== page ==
flexibility in the professionals position (Learys Rose), the use of Yes, and instead of
Yes, but by the professional and the client, and solution-focused questions and tips as a
means of offering and increasing hope.

CHAPTER 3

The First Session


If you dont have a dream,
how you gonna have a dream come true?
South Pacific

THE OPENING
In the first solution-focused session the professional devotes attention
to:
Giving information about the structure of the session (deciding whether or not to make time
for a short break and possibly a conference with colleagues) and the duration of the session.
The professional also explains to the client that he or she works in a solution-focused way. I
find that transparency about the session model that the professional employs is important.
Clients and colleagues often think that the problem-focused game is the only game one
can play, and pointing out the possibility of playing a new, solution-focused game may
help shift the focus from problems to solutions. Alternatively, the client him- or herself
is allowed to choose between problem- and solution-focused therapy (Bannink, 2009f).
Establishing and building rapport (a positive working relationship) by asking the client about,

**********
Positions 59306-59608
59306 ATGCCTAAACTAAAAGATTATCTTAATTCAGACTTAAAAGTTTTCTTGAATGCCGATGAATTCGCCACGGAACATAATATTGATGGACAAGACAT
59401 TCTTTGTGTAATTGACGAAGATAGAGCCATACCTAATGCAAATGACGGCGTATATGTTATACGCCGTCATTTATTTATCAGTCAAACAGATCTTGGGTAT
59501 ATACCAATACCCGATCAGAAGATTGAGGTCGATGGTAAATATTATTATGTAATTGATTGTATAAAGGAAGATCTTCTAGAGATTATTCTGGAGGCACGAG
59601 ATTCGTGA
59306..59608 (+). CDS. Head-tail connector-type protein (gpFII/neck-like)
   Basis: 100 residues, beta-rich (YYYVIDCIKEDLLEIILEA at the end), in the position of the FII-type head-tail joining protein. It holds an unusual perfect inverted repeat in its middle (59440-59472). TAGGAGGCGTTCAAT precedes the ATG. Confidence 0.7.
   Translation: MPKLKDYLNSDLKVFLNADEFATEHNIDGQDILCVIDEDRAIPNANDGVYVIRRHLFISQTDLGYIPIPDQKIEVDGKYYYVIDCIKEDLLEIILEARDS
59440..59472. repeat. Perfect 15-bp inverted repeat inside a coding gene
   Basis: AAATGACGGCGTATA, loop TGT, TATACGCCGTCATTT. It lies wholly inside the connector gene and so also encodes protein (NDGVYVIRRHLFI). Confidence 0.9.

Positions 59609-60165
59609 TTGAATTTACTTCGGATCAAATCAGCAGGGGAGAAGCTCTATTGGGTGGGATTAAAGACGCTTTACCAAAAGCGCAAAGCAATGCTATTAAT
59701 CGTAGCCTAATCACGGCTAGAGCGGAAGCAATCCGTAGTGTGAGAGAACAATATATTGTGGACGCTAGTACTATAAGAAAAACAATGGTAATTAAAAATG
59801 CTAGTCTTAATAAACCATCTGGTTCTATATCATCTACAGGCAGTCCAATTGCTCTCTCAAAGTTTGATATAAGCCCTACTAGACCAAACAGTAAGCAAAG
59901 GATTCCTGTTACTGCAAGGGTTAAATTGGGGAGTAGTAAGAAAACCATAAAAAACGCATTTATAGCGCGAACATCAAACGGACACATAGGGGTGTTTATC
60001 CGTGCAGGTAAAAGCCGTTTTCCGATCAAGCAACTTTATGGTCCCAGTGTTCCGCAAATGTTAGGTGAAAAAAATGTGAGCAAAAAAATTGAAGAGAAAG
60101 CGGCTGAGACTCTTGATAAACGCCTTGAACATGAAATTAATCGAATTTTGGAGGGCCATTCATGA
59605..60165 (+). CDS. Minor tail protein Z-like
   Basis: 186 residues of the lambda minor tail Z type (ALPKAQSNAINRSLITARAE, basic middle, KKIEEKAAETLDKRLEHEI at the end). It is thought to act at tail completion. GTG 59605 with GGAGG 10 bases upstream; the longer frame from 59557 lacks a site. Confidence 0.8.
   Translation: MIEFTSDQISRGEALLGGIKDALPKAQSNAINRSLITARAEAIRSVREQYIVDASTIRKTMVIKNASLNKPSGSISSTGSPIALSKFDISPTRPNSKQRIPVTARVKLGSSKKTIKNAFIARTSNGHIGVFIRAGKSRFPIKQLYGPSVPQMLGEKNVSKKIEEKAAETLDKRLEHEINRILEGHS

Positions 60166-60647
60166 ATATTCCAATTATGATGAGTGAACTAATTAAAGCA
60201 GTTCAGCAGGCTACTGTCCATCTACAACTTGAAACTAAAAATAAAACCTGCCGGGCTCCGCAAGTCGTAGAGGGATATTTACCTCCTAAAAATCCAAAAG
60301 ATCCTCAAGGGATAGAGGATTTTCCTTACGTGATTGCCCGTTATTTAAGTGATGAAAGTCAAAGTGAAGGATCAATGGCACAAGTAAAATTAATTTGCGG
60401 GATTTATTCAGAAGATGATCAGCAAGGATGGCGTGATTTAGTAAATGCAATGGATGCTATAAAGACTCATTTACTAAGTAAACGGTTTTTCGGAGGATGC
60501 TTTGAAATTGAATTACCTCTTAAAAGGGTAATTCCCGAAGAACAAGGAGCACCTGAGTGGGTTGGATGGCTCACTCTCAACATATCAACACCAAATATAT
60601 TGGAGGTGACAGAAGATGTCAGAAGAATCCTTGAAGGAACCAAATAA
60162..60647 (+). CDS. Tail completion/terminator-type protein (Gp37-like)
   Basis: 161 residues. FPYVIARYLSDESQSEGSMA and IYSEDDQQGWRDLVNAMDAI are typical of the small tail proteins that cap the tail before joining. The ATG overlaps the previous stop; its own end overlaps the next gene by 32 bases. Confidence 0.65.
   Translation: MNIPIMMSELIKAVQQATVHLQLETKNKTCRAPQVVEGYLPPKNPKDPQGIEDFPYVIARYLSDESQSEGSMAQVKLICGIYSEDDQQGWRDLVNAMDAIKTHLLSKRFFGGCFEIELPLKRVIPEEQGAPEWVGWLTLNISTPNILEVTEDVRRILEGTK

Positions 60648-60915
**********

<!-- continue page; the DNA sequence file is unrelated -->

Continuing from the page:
for example, his or her work, relationships, and hobbies; by inquiring what the client is good
at or enjoys; and by paying the client compliments about those things. Moreover, the
professional obtains valuable information in doing so. What qualities or resources does the
client already possess to help him or her reach the goal? What might be added?
It is, in principle, unnecessary to acquaint oneself with the problem when one is
conducting solution-focused interviewing, even if advance information about it is available. Case
files need not be read beforehand and diagnoses need not be known in advance. After all, if the
referrer refers to a case as exceedingly difficult and complex, for instance, there is a risk
that the professionals positive expectancy and hope could be negatively influenced. Should it
become apparent during the sessions that one needs to have certain information about the problem
at ones disposal, one can still apprise oneself of it. AppendixA contains two protocols for the first
session.
Duratio
n

In my experience, a solution-focused session with one client optimally lasts 45 minutes, and one